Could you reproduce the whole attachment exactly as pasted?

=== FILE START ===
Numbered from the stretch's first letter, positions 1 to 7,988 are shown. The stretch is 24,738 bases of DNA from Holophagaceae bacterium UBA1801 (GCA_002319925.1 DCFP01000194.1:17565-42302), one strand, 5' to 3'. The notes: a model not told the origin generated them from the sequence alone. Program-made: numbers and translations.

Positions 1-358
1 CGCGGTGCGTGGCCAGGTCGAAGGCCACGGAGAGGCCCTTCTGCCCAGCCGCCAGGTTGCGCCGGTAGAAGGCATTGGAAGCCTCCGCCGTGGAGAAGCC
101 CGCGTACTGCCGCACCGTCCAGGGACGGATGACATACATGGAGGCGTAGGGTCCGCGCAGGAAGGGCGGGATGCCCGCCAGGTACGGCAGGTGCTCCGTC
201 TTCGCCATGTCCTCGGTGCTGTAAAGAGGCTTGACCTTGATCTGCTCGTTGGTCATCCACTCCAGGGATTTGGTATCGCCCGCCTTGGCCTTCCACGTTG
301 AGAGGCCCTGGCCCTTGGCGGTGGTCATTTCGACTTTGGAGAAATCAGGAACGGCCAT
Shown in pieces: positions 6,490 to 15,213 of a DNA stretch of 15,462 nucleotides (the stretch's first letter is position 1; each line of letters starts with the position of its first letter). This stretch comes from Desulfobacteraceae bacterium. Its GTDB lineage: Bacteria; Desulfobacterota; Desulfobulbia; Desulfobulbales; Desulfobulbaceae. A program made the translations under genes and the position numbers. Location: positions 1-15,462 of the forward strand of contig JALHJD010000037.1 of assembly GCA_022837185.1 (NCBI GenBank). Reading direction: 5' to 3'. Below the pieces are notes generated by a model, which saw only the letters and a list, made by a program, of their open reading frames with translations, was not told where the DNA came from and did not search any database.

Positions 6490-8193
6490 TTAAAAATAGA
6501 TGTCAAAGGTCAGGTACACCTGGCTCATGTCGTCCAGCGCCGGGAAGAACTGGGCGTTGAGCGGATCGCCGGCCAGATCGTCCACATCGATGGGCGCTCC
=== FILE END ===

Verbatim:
Numbered from the stretch's first letter, positions 1 to 7,988 are shown. The stretch is 24,738 bases of DNA from Holophagaceae bacterium UBA1801 (GCA_002319925.1 DCFP01000194.1:17565-42302), one strand, 5' to 3'. The notes: a model not told the origin generated them from the sequence alone. Program-made: numbers and translations.

Positions 1-358
1 CGCGGTGCGTGGCCAGGTCGAAGGCCACGGAGAGGCCCTTCTGCCCAGCCGCCAGGTTGCGCCGGTAGAAGGCATTGGAAGCCTCCGCCGTGGAGAAGCC
101 CGCGTACTGCCGCACCGTCCAGGGACGGATGACATACATGGAGGCGTAGGGTCCGCGCAGGAAGGGCGGGATGCCCGCCAGGTACGGCAGGTGCTCCGTC
201 TTCGCCATGTCCTCGGTGCTGTAAAGAGGCTTGACCTTGATCTGCTCGTTGGTCATCCACTCCAGGGATTTGGTATCGCCCGCCTTGGCCTTCCACGTTG
301 AGAGGCCCTGGCCCTTGGCGGTGGTCATTTCGACTTTGGAGAAATCAGGAACGGCCAT
Shown in pieces: positions 6,490 to 15,213 of a DNA stretch of 15,462 nucleotides (the stretch's first letter is position 1; each line of letters starts with the position of its first letter). This stretch comes from Desulfobacteraceae bacterium. Its GTDB lineage: Bacteria; Desulfobacterota; Desulfobulbia; Desulfobulbales; Desulfobulbaceae. A program made the translations under genes and the position numbers. Location: positions 1-15,462 of the forward strand of contig JALHJD010000037.1 of assembly GCA_022837185.1 (NCBI GenBank). Reading direction: 5' to 3'. Below the pieces are notes generated by a model, which saw only the letters and a list, made by a program, of their open reading frames with translations, was not told where the DNA came from and did not search any database.

Positions 6490-8193
6490 TTAAAAATAGA
6501 TGTCAAAGGTCAGGTACACCTGGCTCATGTCGTCCAGCGCCGGGAAGAACTGGGCGTTGAGCGGATCGCCGGCCAGATCGTCCACATCGATGGGCGCTCC